clock menu more-arrow no yes

Filed under:

The seasons of Brad Keselowski, Kyle Busch among best in Nationwide Series history

Kyle Busch (18) battles with Brad Keselowski during the NASCAR Nationwide Series Dollar General 300 at Charlotte Motor Speedway in October.
Kyle Busch (18) battles with Brad Keselowski during the NASCAR Nationwide Series Dollar General 300 at Charlotte Motor Speedway in October.

By Lee Montgomery
NNSracing.com

I was recently asked about some of the top stories/races of the 2010 NASCAR Nationwide Series, and it struck me just how good the seasons were for Kyle Busch and Brad Keselowski. One could make the argument - and I'm about to - that their seasons were the top two in series history.

Before this year, the greatest season in series history was Kevin Harvick's 2006 campaign, when he won nine races, had 23 top-five, 32 top-10 finishes and completed all but one lap in 36 races.

You could also make a case for Jeff Green's 2000 season, or Sam Ard's 1983 season.

But Keselowski's and Busch's 2010 season's were as good - if not better.

Driver Year Wins Top Fives Top 10s Points Points Per Race Margin
Brad Keselowski 2010 6 x-26 29 5639 161.1 445
Kyle Busch 2010 x-13 22 25 4934 170.1 N/A
Kevin Harvick 2006 9 23 x-32 x-5648 161.4 x-824
Jeff Green 2000 6 25 27 5005 156.4 616
Sam Ard 1983 10 23 30 5454 155.8 87
x-single-season record

Busch set the series' record for victories with 13 this season, three more than the previous record. And he did it in only 29 races. That's. Just. Ridiculous.

Plus, he had 22 top-five and 25 top-10 finishes over that span. His points per race averages out to a second-place finish every time he started, factoring in bonus points for laps led. Again, crazy, crazy good.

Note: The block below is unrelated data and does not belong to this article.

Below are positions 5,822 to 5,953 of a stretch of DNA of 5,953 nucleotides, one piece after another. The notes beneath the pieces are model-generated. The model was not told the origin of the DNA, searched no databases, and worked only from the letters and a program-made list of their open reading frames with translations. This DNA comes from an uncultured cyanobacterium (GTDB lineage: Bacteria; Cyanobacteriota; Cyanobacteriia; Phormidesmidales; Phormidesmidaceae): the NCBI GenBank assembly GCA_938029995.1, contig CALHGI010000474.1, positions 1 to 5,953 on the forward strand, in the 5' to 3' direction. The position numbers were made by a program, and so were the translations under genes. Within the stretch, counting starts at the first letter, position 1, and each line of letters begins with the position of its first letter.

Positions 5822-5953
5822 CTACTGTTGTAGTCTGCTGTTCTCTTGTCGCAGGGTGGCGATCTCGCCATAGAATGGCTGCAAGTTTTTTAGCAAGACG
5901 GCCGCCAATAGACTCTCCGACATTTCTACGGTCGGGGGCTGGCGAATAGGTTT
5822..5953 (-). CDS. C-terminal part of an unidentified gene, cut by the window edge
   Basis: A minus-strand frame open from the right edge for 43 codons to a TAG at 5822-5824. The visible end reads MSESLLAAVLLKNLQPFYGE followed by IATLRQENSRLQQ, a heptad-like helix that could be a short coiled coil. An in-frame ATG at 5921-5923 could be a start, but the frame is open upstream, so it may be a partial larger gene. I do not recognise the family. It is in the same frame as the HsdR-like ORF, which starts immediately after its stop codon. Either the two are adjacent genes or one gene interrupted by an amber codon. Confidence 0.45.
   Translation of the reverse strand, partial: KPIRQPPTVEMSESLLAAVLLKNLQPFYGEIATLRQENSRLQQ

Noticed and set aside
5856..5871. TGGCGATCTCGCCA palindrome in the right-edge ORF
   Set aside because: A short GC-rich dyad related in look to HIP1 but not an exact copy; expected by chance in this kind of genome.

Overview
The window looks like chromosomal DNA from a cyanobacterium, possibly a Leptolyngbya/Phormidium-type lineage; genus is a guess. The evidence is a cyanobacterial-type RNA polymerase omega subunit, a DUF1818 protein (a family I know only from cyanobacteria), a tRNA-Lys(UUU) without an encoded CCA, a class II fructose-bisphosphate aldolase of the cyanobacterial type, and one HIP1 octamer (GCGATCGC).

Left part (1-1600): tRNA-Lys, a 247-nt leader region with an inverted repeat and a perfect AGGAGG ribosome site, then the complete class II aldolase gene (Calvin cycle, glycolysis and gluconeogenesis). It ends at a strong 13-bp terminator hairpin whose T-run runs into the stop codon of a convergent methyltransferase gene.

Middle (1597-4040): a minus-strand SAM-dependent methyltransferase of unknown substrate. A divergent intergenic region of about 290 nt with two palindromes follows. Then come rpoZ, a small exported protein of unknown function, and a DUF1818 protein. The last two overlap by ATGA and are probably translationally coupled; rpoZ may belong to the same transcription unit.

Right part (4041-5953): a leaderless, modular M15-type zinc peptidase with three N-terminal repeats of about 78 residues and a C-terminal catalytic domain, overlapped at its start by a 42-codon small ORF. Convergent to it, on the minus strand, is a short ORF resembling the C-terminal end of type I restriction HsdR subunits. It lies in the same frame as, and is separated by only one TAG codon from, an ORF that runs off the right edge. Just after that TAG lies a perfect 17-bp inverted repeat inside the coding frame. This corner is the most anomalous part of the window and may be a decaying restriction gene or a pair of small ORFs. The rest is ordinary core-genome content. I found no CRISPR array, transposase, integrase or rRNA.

But since Busch wasn't running for the championship, Keselowski win the title with an astounding season if his own. And remember, Keselowski was leading Busch in the points standings when Busch ended his full-season schedule.

Keselowski won six times but had a record 26 top-five finishes and continued his amazing running-at-the-finish streak to 102 races. Considering he had to race against Busch on many races - and with a first-year Penske Racing team - Keselowski's season takes on a brighter shine.

Harvick's 2006 season set several records at the time, including top-10s, points and margin of victory. Plus, Harvick completed all but one lap during the long season.

To me, though, Busch's and Keselowski's seasons are better. Busch's because of his incredible performance, and Keselowski's for his incredible consistency. In addition to Keselowski's six victories, he posted six second-place finishes and five third-place finishes In nearly half the races he ran, Keselowski finished in the top three. Hard to beat that.

Clearly, though, the greatest seasons in series history belong to Keselowski, Busch and Harvick. You could probably drop their names in a hat and pull out one name to be the best, but I can say I was happy to witness the three seasons first-hand. 

So while Jimmie Johnson has clearly made his mark on the Sprint Cup Series, and fans should be in awe, the same could be said for Keselowski, Busch and Harvick.